Russia Leads Organic Revolution as US Embraces GMOs, Drops Meat Regulations
Russia aims to be the world's top exporter of non-GMO food. Meanwhile, in America...
Russia made a bold ecological and civilizational choice when, in September, Deputy Prime Minister Arkady Dvorkovich announced that "as far as genetically-modified organisms are concerned, we have made the decision not to use any GMO in food productions."
In layman's terms: This means that Russians don't need to worry about headlines such as "Monsanto Pressures WHO and California Not to List Glyphosate as a Carcinogen" or "59 Indigenous Corn Varieties at Risk as Monsanto Eyes Mexico".
But Russia's decision to embrace organic food is not just about keeping its people healthy: Putin declared last month that Russia wants to become the world's largest exporter of non-GMO produce:
“We are not only able to feed ourselves taking into account our lands, water resources—Russia is able to become the largest world supplier of healthy, ecologically clean and high-quality food which the Western producers have long lost, especially given the fact that demand for such products in the world market is steadily growing,” he said.
Putin also said that in the last decade, Russia has gone from importing half of its food to becoming a net exporter. Putin claims that Russia now makes more money from selling food than from selling weapons and fuel.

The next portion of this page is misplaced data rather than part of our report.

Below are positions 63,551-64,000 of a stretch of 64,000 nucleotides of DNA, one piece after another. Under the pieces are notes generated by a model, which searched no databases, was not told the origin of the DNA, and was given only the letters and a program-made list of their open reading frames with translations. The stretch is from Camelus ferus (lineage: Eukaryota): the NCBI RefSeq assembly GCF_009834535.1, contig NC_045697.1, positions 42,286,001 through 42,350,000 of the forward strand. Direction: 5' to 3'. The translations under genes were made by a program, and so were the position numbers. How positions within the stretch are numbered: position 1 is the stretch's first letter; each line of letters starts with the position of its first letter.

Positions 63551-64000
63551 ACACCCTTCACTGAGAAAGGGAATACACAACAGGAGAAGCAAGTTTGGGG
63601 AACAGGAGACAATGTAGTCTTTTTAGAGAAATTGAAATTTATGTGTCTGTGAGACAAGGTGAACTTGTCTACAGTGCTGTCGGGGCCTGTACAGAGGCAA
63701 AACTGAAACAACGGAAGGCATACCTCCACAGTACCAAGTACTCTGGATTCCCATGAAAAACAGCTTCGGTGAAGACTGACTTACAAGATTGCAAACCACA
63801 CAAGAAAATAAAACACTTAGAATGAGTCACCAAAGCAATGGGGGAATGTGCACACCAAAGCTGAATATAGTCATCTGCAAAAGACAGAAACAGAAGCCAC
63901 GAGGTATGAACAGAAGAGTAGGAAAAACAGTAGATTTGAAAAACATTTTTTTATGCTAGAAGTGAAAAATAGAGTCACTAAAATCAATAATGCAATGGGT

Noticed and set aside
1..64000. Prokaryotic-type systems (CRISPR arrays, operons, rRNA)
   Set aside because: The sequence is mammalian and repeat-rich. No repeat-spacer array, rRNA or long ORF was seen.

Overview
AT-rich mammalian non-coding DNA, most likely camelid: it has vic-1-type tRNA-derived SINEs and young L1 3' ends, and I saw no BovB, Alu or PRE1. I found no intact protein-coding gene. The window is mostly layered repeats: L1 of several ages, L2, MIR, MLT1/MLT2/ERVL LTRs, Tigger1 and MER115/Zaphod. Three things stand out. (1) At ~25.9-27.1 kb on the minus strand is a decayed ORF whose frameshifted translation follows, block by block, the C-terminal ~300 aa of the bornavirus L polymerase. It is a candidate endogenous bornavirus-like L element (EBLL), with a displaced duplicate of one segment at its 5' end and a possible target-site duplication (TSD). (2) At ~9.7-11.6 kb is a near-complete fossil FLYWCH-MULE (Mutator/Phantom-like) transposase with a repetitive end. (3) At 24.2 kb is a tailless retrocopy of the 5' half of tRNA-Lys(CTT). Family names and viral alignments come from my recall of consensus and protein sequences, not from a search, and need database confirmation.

The way meat is produced in the US is already highly shrouded in mystery: from corporations that to laws that prevent people from exposing what slaughterhouses even look like.
But a recently repealed law has made American meat even more mysterious: Americans no longer have the right to known where their meat comes from. So much mystery meat, so little time:
According to the Associated Press, Congress at the end of 2015 repealed a labeling policy, the Country-of-Origin Labeling (COOL) law, that required retailers to explicitly state the country of origin on all red meat. In other words, beef and pork packages in the US will no longer be required to bear a label saying where the animal originally came from—meaning that consumers will have less information about the product they are buying.
The bill was called a "a holiday gift to the meatpacking industry from Congress," according to Food and Water Watch.